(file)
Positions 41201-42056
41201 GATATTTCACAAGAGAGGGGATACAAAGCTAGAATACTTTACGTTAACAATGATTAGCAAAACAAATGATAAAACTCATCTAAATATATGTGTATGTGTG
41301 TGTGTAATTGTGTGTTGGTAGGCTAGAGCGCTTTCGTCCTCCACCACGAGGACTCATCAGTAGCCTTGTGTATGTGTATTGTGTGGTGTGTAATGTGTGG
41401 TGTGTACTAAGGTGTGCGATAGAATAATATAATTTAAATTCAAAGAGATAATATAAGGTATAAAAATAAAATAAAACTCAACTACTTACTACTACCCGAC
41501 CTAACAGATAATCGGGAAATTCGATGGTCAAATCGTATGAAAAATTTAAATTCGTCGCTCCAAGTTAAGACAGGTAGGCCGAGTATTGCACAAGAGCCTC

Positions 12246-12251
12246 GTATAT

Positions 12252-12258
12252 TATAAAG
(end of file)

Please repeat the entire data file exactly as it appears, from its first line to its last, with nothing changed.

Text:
Positions 41201-42056
41201 GATATTTCACAAGAGAGGGGATACAAAGCTAGAATACTTTACGTTAACAATGATTAGCAAAACAAATGATAAAACTCATCTAAATATATGTGTATGTGTG
41301 TGTGTAATTGTGTGTTGGTAGGCTAGAGCGCTTTCGTCCTCCACCACGAGGACTCATCAGTAGCCTTGTGTATGTGTATTGTGTGGTGTGTAATGTGTGG
41401 TGTGTACTAAGGTGTGCGATAGAATAATATAATTTAAATTCAAAGAGATAATATAAGGTATAAAAATAAAATAAAACTCAACTACTTACTACTACCCGAC
41501 CTAACAGATAATCGGGAAATTCGATGGTCAAATCGTATGAAAAATTTAAATTCGTCGCTCCAAGTTAAGACAGGTAGGCCGAGTATTGCACAAGAGCCTC

Positions 12246-12251
12246 GTATAT

Positions 12252-12258
12252 TATAAAG